Monday, June 09, 2008

The Liberty We Must Have

Tibor R. Machan

It is becoming more and more fashionable among political thinkers and even politicians to disparage the kind of individual liberty championed in the American political tradition. Several scholars—e. g., Cass Sunstein of the University of Chicago—have argued that what really matters most is something called positive liberty. This is the notion that people have liberty only when others provide them with the resources that enable them to do what they would like to or should do. And there is a use of the idea “liberty” or “freedom” along these lines—you are free to fly to Paris only if you get funds to pay for the trip. But it used to be understood, maybe still is normally, that to get this kind of freedom or liberty one needs to earn the funds to pay instead of take it from other people by way, of say, taxation. But that is now challenged by the idea that what we lack but need or want is something we are entitled to from others and governments exist to serve us by obtaining it all from these others and they have no say in the matter.

This is the thinking of collectivists, people who believe we all belong to one large group and everyone must pull together to make everyone get what he or she needs or wants. Never mind consent! Individuals are a fiction, anyway, the story continues. Individual rights are nothing but periodic grants of the group to some members if there is public benefit from it. Even freedom of the press is defended this way by many political thinkers—people have it only because it advances the public interest! Indeed, by this view one’s rights come from the government instead of, as the American Founders held, the government serves us by securing the rights we have by virtue of our human nature.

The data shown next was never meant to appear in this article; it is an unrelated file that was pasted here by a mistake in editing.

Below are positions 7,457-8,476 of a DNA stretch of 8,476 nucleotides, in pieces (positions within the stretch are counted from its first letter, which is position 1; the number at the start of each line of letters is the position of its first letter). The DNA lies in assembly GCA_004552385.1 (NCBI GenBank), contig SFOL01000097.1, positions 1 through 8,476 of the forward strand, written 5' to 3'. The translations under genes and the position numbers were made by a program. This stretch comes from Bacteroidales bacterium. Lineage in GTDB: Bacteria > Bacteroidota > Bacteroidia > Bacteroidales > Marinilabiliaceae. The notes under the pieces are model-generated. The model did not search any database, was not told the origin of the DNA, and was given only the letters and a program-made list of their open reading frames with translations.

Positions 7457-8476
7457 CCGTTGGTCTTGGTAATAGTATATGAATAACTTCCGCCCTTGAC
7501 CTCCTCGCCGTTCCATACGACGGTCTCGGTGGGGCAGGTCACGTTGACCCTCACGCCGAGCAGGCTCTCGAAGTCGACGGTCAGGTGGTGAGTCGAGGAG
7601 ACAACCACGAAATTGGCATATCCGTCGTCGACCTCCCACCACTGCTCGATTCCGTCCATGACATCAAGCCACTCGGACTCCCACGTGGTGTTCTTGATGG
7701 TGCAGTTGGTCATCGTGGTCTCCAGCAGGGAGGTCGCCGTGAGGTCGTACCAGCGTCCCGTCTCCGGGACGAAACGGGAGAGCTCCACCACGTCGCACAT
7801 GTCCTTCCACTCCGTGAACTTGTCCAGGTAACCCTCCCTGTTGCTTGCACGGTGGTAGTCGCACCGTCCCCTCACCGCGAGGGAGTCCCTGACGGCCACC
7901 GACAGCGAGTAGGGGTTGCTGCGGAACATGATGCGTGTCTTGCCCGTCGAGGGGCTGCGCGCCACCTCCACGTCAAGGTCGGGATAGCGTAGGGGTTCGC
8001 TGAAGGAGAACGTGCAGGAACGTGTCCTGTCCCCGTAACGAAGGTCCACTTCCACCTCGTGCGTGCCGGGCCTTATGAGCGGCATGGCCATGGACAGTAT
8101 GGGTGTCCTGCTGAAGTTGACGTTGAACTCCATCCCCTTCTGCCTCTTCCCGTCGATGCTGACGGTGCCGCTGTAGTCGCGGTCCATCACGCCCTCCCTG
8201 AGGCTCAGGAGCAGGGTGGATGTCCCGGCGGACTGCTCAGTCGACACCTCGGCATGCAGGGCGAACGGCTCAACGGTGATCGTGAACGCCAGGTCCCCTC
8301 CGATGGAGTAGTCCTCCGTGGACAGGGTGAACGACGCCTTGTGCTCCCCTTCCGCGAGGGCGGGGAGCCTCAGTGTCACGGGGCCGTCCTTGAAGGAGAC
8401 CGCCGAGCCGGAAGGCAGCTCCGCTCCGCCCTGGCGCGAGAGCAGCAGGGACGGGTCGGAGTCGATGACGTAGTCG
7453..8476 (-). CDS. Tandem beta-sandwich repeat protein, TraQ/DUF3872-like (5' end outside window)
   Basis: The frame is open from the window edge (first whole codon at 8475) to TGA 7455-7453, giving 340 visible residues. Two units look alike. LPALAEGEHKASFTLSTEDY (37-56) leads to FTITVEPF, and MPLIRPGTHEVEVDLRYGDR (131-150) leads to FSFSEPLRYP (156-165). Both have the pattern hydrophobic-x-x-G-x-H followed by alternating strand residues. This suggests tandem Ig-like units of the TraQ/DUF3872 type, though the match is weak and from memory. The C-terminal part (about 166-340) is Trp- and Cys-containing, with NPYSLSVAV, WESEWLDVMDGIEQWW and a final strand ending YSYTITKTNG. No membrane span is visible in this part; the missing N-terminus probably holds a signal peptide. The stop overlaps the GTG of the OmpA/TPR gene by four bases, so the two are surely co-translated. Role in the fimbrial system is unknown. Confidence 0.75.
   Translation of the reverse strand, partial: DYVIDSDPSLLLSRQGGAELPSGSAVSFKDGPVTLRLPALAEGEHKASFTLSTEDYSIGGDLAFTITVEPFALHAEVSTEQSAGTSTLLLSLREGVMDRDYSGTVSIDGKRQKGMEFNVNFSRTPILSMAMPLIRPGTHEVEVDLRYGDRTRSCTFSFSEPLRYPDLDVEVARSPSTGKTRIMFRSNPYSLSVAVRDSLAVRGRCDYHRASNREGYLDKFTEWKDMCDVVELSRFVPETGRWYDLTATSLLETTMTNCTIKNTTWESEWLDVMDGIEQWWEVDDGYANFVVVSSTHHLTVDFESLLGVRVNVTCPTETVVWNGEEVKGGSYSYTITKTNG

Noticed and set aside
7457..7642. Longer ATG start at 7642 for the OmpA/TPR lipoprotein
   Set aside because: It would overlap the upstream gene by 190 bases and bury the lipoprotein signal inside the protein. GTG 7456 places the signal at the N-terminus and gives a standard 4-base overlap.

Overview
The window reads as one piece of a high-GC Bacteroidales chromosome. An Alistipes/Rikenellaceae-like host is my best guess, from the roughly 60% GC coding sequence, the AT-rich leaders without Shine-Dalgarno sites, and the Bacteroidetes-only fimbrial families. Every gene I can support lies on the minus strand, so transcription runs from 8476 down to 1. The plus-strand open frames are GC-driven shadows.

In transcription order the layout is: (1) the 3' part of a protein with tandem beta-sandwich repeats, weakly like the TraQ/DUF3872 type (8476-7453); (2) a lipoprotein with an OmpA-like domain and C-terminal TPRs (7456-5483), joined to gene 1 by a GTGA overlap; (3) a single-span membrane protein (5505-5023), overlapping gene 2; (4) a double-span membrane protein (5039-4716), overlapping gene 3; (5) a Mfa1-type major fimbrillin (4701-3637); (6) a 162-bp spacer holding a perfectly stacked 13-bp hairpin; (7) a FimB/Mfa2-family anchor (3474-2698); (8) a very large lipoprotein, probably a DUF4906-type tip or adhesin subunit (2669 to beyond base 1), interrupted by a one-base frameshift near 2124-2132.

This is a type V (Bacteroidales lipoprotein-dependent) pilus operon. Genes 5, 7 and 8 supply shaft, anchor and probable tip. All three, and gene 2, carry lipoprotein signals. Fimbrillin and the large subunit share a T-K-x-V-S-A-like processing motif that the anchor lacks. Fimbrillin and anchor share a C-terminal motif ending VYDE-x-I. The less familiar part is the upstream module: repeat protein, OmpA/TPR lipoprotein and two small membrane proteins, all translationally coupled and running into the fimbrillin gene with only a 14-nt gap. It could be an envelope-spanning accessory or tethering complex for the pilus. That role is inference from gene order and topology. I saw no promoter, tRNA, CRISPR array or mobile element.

Some thing is seriously amiss here. Notice, for example, that when people are convicted of a crime and are then incarcerated, it is not positive liberty that they lose but the (negative) liberty of not having others interfere with their lives. Why? Because such negative liberty is most important. It is only if one’s negative liberty—freedom from interference—is intact that one can embark upon survival and flourishing, including by means of free interaction with others (in, say, commerce, education, and other social affairs).

Now and then people may be in dire straits and come to rely on help from others and this is usually forthcoming from motives of generosity, compassion, kindness but not from some idea that they are entitled to support. That would place us all into involuntary servitude to the needy. And, normally, when such help of the needy is forthcoming, those who extend it are given thanks. But when others do not interfere with us, do not murder, assault or steal from us, no thinks are due! That’s because we have the right to live and be free and this freedom is not some gift from other people we need to be grateful for.